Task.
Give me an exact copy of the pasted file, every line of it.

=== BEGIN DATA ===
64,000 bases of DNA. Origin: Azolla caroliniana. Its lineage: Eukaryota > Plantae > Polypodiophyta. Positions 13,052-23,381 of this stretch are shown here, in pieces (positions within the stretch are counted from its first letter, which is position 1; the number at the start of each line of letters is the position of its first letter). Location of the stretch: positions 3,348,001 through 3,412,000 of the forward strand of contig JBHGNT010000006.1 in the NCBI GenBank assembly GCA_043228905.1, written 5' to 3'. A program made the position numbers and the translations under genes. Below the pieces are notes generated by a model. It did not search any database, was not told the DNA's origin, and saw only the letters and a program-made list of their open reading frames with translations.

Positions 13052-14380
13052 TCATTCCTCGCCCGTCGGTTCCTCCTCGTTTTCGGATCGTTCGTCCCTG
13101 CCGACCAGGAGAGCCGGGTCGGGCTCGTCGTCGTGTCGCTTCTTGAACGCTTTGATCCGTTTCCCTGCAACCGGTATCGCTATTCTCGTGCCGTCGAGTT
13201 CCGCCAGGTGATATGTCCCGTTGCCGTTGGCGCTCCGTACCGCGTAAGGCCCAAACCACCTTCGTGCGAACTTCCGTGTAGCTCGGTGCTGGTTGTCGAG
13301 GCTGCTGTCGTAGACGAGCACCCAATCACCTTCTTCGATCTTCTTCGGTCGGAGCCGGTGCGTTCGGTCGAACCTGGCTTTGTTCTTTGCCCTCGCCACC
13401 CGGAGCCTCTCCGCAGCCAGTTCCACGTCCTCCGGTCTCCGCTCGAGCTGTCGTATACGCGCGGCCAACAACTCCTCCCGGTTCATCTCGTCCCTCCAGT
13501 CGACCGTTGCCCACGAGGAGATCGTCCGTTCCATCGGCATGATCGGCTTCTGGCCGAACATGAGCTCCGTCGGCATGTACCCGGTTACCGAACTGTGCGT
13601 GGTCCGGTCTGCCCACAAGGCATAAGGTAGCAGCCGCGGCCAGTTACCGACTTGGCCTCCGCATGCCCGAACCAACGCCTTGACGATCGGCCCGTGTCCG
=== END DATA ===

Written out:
64,000 bases of DNA. Origin: Azolla caroliniana. Its lineage: Eukaryota > Plantae > Polypodiophyta. Positions 13,052-23,381 of this stretch are shown here, in pieces (positions within the stretch are counted from its first letter, which is position 1; the number at the start of each line of letters is the position of its first letter). Location of the stretch: positions 3,348,001 through 3,412,000 of the forward strand of contig JBHGNT010000006.1 in the NCBI GenBank assembly GCA_043228905.1, written 5' to 3'. A program made the position numbers and the translations under genes. Below the pieces are notes generated by a model. It did not search any database, was not told the DNA's origin, and saw only the letters and a program-made list of their open reading frames with translations.

Positions 13052-14380
13052 TCATTCCTCGCCCGTCGGTTCCTCCTCGTTTTCGGATCGTTCGTCCCTG
13101 CCGACCAGGAGAGCCGGGTCGGGCTCGTCGTCGTGTCGCTTCTTGAACGCTTTGATCCGTTTCCCTGCAACCGGTATCGCTATTCTCGTGCCGTCGAGTT
13201 CCGCCAGGTGATATGTCCCGTTGCCGTTGGCGCTCCGTACCGCGTAAGGCCCAAACCACCTTCGTGCGAACTTCCGTGTAGCTCGGTGCTGGTTGTCGAG
13301 GCTGCTGTCGTAGACGAGCACCCAATCACCTTCTTCGATCTTCTTCGGTCGGAGCCGGTGCGTTCGGTCGAACCTGGCTTTGTTCTTTGCCCTCGCCACC
13401 CGGAGCCTCTCCGCAGCCAGTTCCACGTCCTCCGGTCTCCGCTCGAGCTGTCGTATACGCGCGGCCAACAACTCCTCCCGGTTCATCTCGTCCCTCCAGT
13501 CGACCGTTGCCCACGAGGAGATCGTCCGTTCCATCGGCATGATCGGCTTCTGGCCGAACATGAGCTCCGTCGGCATGTACCCGGTTACCGAACTGTGCGT
13601 GGTCCGGTCTGCCCACAAGGCATAAGGTAGCAGCCGCGGCCAGTTACCGACTTGGCCTCCGCATGCCCGAACCAACGCCTTGACGATCGGCCCGTGTCCG